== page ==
Trump embodies the American zeitgeist, circa 2015 – its virtues, its vulgarity, its inchoate mixture of common sense and incoherence. You may not like Donald Trump, for any one of a number of reasons, but anti-interventionists have to give him some credit for opening up the presidential debate to a critique of US foreign policy that hasn’t been seen or heard since the Ron Paul campaign.
A beleaguered Deutsche Bank is set to slash the investment bank bonus pool by some $566 million as John Cyran's effort to right a sinking ship continues. As Bloomberg reports, "no decision has been taken and the biggest reductions are likely to impact employees in the fixed-income business. Some managing directors may have their entire bonus scrapped, according to the person."
Moments ago the US Treasury promptly removed any latent optimism that this latest debt ceiling crisis will somehow be magically fixed on its own after it announced that it would postpone the two-year note auction previously scheduled for Tuesday, as the impasse over the debt limit constrains the nation’s borrowing. “Due to debt ceiling constraints, there is a risk that Treasury would not be able to settle the two-year note”
After yesterday's dramatic late day market rout catalyzed by the tumble in the biotech sector in general, and Valeant in particular, and foreseen in its entirety by Gartman who went bullish just hours before, this morning US equity futures and European stocks have recouped some losses on the recursive, and traditional, hope that Mario Draghi will say something to push risk higher when he speaks in 2 hours at the ECB's press conference in Malta. And yet, just like Yellen a month ago, Draghi faces the paradox of reflexivity that after years of being ignored, is the "new thing" in town: how does he intervene and demonstrate he is readier than ever to set up stimulus, without panicking investors over euro area’s health.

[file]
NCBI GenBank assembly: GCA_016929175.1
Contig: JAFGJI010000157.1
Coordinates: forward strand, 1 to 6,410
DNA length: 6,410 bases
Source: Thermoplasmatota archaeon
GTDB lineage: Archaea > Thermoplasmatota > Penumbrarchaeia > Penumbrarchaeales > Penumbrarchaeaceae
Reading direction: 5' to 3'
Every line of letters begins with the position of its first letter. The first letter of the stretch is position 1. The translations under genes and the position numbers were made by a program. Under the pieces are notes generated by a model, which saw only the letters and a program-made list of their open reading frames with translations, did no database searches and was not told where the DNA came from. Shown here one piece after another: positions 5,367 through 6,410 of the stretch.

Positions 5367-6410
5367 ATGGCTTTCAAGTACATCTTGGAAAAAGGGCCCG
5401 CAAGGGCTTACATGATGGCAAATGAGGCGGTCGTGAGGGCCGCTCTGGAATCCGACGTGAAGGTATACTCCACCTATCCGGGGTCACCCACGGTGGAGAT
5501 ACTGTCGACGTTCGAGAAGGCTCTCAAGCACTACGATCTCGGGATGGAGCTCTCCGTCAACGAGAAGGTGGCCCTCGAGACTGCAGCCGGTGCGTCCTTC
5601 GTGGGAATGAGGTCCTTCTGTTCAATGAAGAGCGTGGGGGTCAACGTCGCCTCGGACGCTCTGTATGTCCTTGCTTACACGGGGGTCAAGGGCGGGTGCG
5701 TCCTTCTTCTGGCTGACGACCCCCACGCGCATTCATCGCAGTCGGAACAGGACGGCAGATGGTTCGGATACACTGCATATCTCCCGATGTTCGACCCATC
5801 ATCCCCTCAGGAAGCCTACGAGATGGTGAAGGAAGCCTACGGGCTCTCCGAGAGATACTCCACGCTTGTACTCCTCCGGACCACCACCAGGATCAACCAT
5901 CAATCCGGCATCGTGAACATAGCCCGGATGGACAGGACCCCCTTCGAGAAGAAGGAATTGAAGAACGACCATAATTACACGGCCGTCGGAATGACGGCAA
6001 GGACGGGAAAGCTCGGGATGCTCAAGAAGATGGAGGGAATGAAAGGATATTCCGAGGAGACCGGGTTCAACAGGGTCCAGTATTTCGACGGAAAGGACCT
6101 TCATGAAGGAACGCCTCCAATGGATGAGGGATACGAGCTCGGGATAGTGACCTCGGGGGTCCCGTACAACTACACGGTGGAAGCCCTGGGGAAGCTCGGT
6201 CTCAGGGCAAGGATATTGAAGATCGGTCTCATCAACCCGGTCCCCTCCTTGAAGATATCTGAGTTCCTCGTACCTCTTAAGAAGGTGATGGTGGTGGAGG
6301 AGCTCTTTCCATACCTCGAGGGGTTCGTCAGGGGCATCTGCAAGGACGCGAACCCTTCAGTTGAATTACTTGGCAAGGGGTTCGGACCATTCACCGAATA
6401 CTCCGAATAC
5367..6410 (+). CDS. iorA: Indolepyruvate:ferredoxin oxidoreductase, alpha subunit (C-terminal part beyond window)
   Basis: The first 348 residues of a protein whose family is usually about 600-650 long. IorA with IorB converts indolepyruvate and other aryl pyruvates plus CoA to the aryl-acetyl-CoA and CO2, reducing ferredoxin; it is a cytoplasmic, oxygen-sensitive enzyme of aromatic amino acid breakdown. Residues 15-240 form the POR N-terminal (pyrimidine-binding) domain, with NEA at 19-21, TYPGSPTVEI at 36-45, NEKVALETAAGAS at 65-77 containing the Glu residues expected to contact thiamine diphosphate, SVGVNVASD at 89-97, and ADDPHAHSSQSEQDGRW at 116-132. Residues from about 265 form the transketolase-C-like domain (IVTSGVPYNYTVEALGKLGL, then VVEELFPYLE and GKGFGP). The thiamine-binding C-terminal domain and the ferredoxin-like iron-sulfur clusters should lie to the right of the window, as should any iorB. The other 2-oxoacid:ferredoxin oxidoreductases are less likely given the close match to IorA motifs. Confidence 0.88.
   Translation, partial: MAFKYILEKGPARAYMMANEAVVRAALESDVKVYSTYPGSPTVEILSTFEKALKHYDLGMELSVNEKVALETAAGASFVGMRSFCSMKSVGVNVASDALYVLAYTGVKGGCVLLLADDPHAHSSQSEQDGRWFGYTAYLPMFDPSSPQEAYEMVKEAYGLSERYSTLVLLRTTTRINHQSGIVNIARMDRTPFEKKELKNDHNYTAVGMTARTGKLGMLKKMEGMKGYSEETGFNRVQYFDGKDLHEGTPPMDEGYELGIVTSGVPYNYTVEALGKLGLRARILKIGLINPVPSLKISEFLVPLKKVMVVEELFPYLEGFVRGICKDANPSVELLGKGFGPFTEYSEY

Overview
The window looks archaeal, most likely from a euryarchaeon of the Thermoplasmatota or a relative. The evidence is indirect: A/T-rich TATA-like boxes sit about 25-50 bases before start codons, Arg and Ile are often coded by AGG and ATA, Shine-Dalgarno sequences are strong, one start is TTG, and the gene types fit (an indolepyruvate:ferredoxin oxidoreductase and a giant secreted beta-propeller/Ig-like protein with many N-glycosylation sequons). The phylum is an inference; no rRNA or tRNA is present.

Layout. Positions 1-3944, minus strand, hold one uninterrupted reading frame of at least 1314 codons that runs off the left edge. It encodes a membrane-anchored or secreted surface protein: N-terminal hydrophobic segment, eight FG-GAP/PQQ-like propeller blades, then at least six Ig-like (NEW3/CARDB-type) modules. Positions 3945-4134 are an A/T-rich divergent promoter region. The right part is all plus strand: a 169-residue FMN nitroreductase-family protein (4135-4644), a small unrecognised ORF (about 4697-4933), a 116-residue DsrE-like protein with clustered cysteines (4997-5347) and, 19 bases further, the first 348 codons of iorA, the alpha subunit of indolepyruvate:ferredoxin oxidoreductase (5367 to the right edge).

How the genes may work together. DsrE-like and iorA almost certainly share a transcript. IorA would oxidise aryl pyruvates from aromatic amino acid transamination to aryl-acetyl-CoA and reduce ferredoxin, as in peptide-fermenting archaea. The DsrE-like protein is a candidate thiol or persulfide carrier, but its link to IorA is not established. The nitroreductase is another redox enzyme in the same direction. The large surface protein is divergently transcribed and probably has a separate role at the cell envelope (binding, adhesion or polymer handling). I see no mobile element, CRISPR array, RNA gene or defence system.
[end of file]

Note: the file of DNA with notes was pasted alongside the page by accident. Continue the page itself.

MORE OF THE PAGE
China Calms Fears, Says "Stock Plunge Is Normal Correction" As Panic-Buying Resumes On Japanese OpenSubmitted by Tyler Durden on 10/21/2015 20:35 -0500
After last night's bloodbathery in China, analysts and officials are out en masse to ensure a newly re-leveraged Chinese investors that the "stock plunge is a normal correction." Disappointingly, Chinese stocks are barely bouncing at the open, which is not what we can say for Japan, where the mysterious uneconomic panic-buyer-of-first-resort appeared once again and smashed the Nikkei 225 200 points higher at the open (after weakness in the US).
Paul Volcker announced his intention to squeeze inflation out of the system soon after he became Fed chairman. Too bad he didn’t save a better system. Not many men can resist the appeal of free money. Americans proved they were no better at it than others. Falling interest rates and the paper dollar gave them a way to impoverish themselves – by spending money they hadn’t earned. They took the opportunity offered to them. They borrowed and spent... and drove the entire world forward at a furious pace. But now that stage is over.